The Ruskin Museum
Tel:- 015394 41164
A small museum in Coniston, named " Ruskin" and set up a year after the death of John Ruskin in 1901, might be supposed to be purely about the life and times of John Ruskin. However, a pleasant surprise is in store, as the scope of this delightful little museum is much more extensive. Whilst it was established in 1901 as a memorial to Ruskin, it was also intended as a celebration of the Coniston area's heritage and culture.
The museum is divided into 2 main galleries, the "Ruskin", and the "Coniston". In addition there are a small number of displays outdoors, including a unique model village. There is also a small gift shop, however, there are no catering facilities, although there are a number of cafes and inns serving food close by.
Ruskin lived at Brantwood, on the East shore of Coniston Water, and the museum was set up as a memorial to him upon his death. Items on display include his first bible, letters written by him, and a gallery of artwork, both original paintings and prints, which reflect the range of his work.
In addition to traditional displays of static objects use is made of modern technology, with interactive touch screen and automatic displays helping to breathe new life into Ruskin and his world.
The museum was initially set up by WG Collingwood, secretary to John Ruskin, as a memorial to him. Ironically, the Ruskin gallery now contains a section devoted to Collingwood. A third connection with Collingwood exists in the displays relating to Arthur Ransome, and his children's book "Swallows and Amazons". It was after a summer of teaching Collingwood's grandchildren to sail on Coniston Water in 1928 that Ransome wrote Swallows and Amazons, using the names of some of Collingwood's grandchildren for his characters.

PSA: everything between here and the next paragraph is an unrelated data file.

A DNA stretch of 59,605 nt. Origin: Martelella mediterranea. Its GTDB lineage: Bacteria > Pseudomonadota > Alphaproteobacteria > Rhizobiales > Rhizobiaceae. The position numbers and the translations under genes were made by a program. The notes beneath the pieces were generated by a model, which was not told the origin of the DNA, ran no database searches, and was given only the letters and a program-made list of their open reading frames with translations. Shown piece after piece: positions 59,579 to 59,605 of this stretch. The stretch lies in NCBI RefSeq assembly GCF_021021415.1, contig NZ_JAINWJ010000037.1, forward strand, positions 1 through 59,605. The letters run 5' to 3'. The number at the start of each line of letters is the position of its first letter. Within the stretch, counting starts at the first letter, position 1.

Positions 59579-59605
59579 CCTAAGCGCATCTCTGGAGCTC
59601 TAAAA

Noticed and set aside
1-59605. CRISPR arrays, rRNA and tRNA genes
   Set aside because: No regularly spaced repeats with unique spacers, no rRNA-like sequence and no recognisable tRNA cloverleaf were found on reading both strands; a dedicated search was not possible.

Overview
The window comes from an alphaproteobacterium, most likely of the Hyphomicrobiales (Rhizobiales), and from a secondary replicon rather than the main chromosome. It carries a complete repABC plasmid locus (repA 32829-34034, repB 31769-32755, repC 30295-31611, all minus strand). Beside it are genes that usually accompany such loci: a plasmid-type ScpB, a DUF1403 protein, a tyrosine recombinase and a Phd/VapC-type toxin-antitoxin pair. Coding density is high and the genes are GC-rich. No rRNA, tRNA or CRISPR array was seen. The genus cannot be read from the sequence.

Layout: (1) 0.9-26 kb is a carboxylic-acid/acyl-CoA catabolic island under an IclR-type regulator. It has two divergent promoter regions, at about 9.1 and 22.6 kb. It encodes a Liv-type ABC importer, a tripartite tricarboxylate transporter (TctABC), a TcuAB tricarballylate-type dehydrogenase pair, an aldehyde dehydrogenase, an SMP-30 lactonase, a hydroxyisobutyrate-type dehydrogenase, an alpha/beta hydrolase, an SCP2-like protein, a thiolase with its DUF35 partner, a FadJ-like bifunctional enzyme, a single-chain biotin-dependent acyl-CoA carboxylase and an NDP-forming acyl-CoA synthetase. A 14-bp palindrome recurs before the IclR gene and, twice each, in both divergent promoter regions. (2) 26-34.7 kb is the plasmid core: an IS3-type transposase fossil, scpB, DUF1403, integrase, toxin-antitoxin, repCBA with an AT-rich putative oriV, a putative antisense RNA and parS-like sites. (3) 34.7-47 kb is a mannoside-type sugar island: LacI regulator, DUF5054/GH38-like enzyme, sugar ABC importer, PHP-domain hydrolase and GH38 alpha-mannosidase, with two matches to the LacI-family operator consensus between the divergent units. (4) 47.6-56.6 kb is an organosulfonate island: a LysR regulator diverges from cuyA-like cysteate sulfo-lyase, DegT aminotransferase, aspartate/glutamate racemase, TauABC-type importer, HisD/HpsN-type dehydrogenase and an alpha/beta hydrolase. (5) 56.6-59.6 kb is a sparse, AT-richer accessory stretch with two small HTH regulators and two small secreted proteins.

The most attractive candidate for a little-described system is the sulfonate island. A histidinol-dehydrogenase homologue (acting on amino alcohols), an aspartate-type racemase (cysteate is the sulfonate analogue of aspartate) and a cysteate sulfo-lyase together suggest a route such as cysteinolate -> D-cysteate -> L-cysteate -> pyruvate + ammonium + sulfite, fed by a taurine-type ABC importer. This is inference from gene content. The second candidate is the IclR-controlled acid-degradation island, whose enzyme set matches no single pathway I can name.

From the heavy toil of Coniston's copper miners, to the delicate skills of the local Lace makers, the displays in the Coniston Gallery tell the story of the area, it's geology and people, through a series of interesting and often thought provoking displays. Again, use is made of modern technology to bring the displays to life.
Campbell will forever be linked with Coniston Water, where he made several attempts to break the world water speed record. This exhibition charts both his life, and the accident in which he was tragically killed. Amongst the items on display are the remains of the suit he wore during that last failed attempt on 4th January 1967, video footage, many photographs and lots of information about his boat, Bluebird K7.
Donald Campbell's boat, Bluebird, was recovered from the bed of Coniston Water in 2001, and is undergoing restoration. Once complete it will be housed in a special wing of the Museum.
A number of local personalities, mostly unknown outside of Coniston, are also featured. They include John Usher, a local builder whose hobby was creating miniature replicas of local buildings, and whose unique model village is on display outside the museum.
Lance Corporal James Hewitson was a local man who, in April 1918, won the Victoria Cross for bravery. His story is outlined in a thought provoking display, as is that of R.B. Hargreaves, a pioneer of mountain climbing in the days when a rope and tweed suit were all the equipment required.